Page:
BY MICHAEL EBOH
LAGOS — Nigeria is in danger of losing a substantial portion of the Sovereign Wealth Fund, SWF, valued at about N160 billion ($1 billion), unless the investment strategy of the fund is reviewed to focus more on investing in the Nigerian capital market and other local investments outlets, the Chartered Institute of Stockbrokers, CIS, warned, yesterday.
President of the CIS, Mr. Ariyo Olushekun, who spoke during a courtesy visit to the Chief Executive Officer of the Nigerian Stock Exchange, NSE, Mr. Oscar Onyema, in Lagos, said investing a significant portion of the Sovereign Wealth Fund in Nigeria would not only safeguard the fund, but also help grow the Nigerian capital market and the economy in general.
According to him, Libya lost about 80 per cent of its sovereign wealth fund, because a large chunk of it was invested outside the country.
He said: “Government should invest the SWF in Nigeria, especially in the capital market. There is no point investing the country’s resources outside the economy. If we do that we are using our resources to help other economy.
“Specifically, the future generation aspect of the fund should be invested here, so that the economy can benefit from it.
“This is particularly so, because if you invest the money outside the economy, there is no guarantee that the other markets will out-perform your local markets, anyway, but it is also on record that Libya lost about 80 per cent of its sovereign wealth fund due to almost similar reasons.”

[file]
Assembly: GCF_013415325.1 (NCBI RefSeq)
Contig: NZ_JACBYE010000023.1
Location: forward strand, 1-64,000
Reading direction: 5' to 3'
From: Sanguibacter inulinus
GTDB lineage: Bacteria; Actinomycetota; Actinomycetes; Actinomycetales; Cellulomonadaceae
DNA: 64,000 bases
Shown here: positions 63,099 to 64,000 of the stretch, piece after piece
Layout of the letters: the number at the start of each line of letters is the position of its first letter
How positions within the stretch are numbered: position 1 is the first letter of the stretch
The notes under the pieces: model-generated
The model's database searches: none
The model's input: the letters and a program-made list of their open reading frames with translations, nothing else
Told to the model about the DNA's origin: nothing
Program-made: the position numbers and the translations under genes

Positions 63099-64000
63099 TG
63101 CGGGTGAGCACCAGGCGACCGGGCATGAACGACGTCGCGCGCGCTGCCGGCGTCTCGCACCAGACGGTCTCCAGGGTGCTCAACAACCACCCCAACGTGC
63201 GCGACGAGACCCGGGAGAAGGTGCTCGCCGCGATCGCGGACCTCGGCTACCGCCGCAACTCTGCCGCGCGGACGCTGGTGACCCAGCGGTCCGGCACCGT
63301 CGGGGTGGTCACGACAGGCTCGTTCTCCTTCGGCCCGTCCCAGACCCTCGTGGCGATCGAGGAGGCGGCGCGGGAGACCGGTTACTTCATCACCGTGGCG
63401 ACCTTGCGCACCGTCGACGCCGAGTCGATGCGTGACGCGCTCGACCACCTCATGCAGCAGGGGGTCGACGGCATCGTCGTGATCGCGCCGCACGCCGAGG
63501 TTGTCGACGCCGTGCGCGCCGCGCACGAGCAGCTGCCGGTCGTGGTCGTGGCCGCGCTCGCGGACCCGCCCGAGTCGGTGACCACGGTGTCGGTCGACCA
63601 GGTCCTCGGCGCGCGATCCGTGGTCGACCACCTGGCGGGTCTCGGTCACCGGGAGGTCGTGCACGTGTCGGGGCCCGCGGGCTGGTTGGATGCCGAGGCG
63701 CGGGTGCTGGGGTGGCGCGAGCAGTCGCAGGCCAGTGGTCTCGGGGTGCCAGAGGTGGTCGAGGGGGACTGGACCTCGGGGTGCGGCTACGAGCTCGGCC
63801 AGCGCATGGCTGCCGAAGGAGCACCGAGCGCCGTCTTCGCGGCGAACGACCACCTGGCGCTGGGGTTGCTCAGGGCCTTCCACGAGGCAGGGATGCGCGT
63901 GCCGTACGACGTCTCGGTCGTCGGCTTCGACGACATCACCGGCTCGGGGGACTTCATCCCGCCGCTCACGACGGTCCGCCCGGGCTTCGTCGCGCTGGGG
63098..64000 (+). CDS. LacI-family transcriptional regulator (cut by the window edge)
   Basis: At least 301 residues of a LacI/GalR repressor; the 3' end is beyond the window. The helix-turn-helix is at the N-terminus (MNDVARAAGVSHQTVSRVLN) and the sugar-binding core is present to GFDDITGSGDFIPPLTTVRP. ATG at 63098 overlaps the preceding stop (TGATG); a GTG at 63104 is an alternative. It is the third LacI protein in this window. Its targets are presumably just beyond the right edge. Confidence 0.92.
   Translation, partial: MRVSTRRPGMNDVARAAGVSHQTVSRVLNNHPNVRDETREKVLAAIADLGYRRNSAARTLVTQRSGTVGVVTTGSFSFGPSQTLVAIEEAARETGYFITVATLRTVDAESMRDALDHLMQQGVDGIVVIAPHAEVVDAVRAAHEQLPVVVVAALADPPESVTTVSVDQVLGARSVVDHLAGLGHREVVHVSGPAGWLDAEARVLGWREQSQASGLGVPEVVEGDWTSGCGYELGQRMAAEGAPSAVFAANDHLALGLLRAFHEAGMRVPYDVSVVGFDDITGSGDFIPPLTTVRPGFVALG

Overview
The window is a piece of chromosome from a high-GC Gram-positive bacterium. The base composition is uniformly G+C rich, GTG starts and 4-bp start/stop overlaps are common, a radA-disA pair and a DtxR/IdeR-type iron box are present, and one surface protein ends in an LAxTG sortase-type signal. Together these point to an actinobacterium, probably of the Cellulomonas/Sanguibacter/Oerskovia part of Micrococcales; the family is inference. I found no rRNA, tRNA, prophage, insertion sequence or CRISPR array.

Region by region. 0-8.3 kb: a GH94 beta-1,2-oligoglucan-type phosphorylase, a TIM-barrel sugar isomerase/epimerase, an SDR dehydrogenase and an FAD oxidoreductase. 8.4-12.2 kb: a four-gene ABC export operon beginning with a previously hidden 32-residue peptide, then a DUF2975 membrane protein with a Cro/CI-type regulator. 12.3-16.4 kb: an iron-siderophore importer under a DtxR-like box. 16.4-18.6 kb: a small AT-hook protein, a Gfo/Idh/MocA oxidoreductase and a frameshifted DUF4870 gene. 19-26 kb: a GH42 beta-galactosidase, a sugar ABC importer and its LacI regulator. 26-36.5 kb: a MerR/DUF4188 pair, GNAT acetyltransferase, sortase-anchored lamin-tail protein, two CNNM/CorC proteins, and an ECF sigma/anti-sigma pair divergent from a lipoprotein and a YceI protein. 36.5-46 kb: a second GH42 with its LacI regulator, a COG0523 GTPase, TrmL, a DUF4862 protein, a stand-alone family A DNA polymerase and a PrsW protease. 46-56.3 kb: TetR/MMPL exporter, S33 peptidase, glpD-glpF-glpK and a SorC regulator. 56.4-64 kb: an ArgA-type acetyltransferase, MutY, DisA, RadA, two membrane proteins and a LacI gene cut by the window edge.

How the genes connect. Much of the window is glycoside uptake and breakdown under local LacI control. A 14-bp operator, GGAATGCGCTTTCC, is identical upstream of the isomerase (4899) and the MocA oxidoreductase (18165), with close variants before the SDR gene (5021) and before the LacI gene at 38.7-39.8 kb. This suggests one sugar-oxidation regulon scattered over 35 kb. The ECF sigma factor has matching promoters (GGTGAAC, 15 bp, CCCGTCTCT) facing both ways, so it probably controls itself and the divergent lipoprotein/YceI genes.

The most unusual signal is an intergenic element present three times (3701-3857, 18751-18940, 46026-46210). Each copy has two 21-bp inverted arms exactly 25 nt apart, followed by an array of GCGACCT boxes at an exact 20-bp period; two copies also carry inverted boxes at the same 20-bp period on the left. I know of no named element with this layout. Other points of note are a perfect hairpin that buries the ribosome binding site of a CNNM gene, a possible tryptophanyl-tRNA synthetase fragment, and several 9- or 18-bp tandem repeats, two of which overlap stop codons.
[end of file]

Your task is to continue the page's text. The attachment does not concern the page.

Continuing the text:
Olushekun called on the Federal Government to urgently provide a stimulus package for stockbrokers to enable them play their roles in the capital market.
He said if the government was serious about reviving the capital market, it should grant tax incentives to quoted companies and investors.
He said: “Company income tax paid by companies should be reduced to about 25 per cent from 30 per cent currently. Investors are also paying Value Added Tax, VAT, when they buy and sell a stock. We don’t think this right. VAT is more applicable to consumption items. Buying and selling of stocks are not consumption items.”
The CIS boss promised that the institute would work with the embattled Director-General of the Securities and Exchange Commission, SEC, Ms Arunmah Oteh and other regulatory authorities in the capital market to drive the growth of the capital market.
He noted: “We have always been working with the regulatory authorities. What we seek at this moment is the cooperation of all the regulatory authorities. We want them to cooperate and partner with us in our quest of driving the revival and growth of the market.”
The Federal Government, had, last year launched the Sovereign Wealth Fund to save money for future generations, providing financing for badly needed infrastructure and to start a stabilisation fund to defend the economy against shocks in the global economy.
The fund, which was marred in controversy, has an initial $1 billion as its start up, with plans to increase the amount over the next couple of years.
The fund is expected to replace the Excess Crude Account, ECA, where extra revenues from the sale of crude oil above the benchmark rate are saved.